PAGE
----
"the play's the thing" - Performance in learning and teaching

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Postby Dr. John Zeigler - PEP Ed » Thu Nov 05, 2009 8:39 am

After fracturing a famous quote from Shakespeare's Hamlet ( :D ), I should explain that "play" here is meant in the sense of playing in performance. I think most teachers would say that performing at the piano, at whatever level and in whatever appropriate venue, is important to the learning process, as well as one's appreciation of the music-making process. After all, why learn to play if one doesn't want to be able to play for one's own enjoyment and that of others? Why is performance important to you, as a teacher or student? Should those who have a certain degree of "stage fright" work to overcome that? What pedagogical advantages does performance provide for the teacher and student? Can one succeed at lessons without performing?
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Postby Tranquillo » Thu Nov 05, 2009 9:37 pm

That is a question that I have thought about continuously, the other thread I have started which relates to the areas that certain teachers try to achieve with certain instruments alludes to this. I have noticed that piano in particular, because it is an instrument that does not require accompaniment (its often providing accompaniment), it leads to many people shying away from performing. As a singer, I have noticed that more and more singers are very interested to perform. I think part of this is in the nature of the instrument too, it is due to the fact that singing lessons are a bit like acting lessons, it requires the person to lose their inhibitions, certain exercises don't sound 'normal' or even pleasant!

In saying all of this, I think that performing is part of being a musician. It really depends on what the student wants to be the product of. If the student just wants to be a pianist, a person who is able to play the piano then that is fine. It also depends on the point of playing, some play for therapeutic reasons while others play as a creative outlet. Though, I think taking lessons should provide a person with the opportunity to perform. The degree of stagefright, I believe can be overcome in many ways. I think experience is essential, more than this I think that a person needs to understand that performance should equate to fear it should be enjoyable.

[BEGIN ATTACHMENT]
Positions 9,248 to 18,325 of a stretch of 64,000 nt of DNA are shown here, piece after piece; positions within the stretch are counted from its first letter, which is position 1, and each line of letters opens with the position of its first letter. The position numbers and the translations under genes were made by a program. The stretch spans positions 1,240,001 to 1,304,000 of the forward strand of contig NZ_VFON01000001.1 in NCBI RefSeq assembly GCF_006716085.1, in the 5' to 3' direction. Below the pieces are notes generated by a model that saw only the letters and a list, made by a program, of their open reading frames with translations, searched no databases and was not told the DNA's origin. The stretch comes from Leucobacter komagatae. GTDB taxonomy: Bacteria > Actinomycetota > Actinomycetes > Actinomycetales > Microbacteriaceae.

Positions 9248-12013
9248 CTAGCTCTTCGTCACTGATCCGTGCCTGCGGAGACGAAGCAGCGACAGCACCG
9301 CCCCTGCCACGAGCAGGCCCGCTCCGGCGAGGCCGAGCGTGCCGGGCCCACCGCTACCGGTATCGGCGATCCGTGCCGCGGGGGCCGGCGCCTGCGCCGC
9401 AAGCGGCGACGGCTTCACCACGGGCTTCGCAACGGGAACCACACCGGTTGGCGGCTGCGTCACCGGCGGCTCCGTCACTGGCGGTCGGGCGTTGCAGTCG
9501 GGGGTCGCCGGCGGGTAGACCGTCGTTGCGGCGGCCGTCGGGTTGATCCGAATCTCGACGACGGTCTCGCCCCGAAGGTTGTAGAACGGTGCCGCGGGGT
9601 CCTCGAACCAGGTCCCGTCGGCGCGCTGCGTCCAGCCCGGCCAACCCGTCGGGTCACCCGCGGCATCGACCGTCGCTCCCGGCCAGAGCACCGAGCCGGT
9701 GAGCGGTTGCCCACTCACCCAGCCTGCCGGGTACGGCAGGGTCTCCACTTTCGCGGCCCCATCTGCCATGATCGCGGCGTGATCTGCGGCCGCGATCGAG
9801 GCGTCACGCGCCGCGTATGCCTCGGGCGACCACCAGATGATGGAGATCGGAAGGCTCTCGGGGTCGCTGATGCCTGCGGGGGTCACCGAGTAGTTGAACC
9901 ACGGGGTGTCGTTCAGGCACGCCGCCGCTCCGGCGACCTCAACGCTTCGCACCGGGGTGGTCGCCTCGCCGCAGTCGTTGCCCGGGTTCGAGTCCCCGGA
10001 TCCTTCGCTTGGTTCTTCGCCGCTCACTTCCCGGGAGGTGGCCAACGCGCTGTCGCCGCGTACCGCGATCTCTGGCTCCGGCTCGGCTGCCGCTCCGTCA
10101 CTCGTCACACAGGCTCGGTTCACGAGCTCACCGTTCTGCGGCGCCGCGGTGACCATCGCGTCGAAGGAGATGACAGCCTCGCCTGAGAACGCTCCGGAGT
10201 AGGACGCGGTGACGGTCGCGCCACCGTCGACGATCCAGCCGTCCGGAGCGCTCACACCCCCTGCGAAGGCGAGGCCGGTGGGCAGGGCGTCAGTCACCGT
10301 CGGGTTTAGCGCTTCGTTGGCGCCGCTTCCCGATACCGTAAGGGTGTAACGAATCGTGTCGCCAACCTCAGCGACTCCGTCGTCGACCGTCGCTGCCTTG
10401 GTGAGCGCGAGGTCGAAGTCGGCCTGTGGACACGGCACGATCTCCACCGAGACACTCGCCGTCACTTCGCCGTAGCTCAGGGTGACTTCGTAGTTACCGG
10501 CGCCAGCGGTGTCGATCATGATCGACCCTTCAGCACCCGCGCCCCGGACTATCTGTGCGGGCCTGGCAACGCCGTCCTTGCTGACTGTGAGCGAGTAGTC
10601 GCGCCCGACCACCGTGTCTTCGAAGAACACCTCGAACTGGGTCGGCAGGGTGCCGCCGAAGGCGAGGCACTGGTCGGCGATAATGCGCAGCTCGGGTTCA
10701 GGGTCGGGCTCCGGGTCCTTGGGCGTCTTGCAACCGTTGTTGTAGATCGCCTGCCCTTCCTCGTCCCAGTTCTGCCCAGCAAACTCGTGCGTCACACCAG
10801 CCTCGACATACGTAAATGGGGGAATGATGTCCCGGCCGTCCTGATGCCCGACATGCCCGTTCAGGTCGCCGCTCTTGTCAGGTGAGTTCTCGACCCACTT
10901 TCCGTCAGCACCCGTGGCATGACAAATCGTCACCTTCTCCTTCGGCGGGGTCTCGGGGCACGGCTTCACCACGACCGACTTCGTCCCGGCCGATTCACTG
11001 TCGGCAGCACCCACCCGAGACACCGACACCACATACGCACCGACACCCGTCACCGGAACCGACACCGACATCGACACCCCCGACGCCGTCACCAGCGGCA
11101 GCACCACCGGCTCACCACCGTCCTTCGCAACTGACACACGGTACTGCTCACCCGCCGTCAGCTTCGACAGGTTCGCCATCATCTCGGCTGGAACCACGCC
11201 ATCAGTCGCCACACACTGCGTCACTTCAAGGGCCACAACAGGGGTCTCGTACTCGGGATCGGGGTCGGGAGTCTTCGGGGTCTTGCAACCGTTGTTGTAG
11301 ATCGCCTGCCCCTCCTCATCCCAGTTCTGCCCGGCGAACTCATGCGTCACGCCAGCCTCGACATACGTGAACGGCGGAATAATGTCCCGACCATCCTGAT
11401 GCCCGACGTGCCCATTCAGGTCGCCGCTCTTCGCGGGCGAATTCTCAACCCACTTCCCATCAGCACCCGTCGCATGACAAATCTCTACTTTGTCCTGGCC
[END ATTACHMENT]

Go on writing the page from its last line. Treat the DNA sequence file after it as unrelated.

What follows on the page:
I think performing is really sharing. In saying this, I am not saying that we should raise all pianists to be performers, or many other instrumentalists alike. I am stating that students should all perform during their years of tuition.
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Postby MiddleC » Sat Nov 07, 2009 10:37 am

I agree. We must all face our fears sometime in our lifetime and if we choose or are put in lessons by our parents it is to be sure that we learn something that we can share with others. Performing what you have learned is the way of testing what you have accomplished just like when you take a test at school to see what you have learned. It also enables us to understand that one can make mistakes in a performance, life etc and not die from our embarrassment.

Students need to learn that they have to reach out of their comfort zones in order to achieve all new things in life and performing on any instrument you play should be part of it.
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Postby Dr. John Zeigler - PEP Ed » Tue Nov 10, 2009 7:50 am

One of the reasons that we have encouraged people who have performance anxiety to get involved in chamber music and similar group performance situations is that that get some backup from the other members of the group, but still get the performing experience. If you have trouble performing, ask your teacher about setting up some kind of chamber music or similar group performance setting. Before long, you'll be a pro!

I have heard few reasons other than a dislike or fear of performance for not performing. Are there others? Are they something that a discussion with your teacher can help?
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Postby Tranquillo » Tue Nov 10, 2009 5:13 pm

I know a very skilled and talented pianist who wanted to be a concert pianist for a long time. When he started to perform, and when he started to compete he loathed it. Now, he is finishing off his last year of school and he hopes to get into medicine. He competes with sport and get nervous but not in the way music makes him nervous. Strange ... it's hard to work out.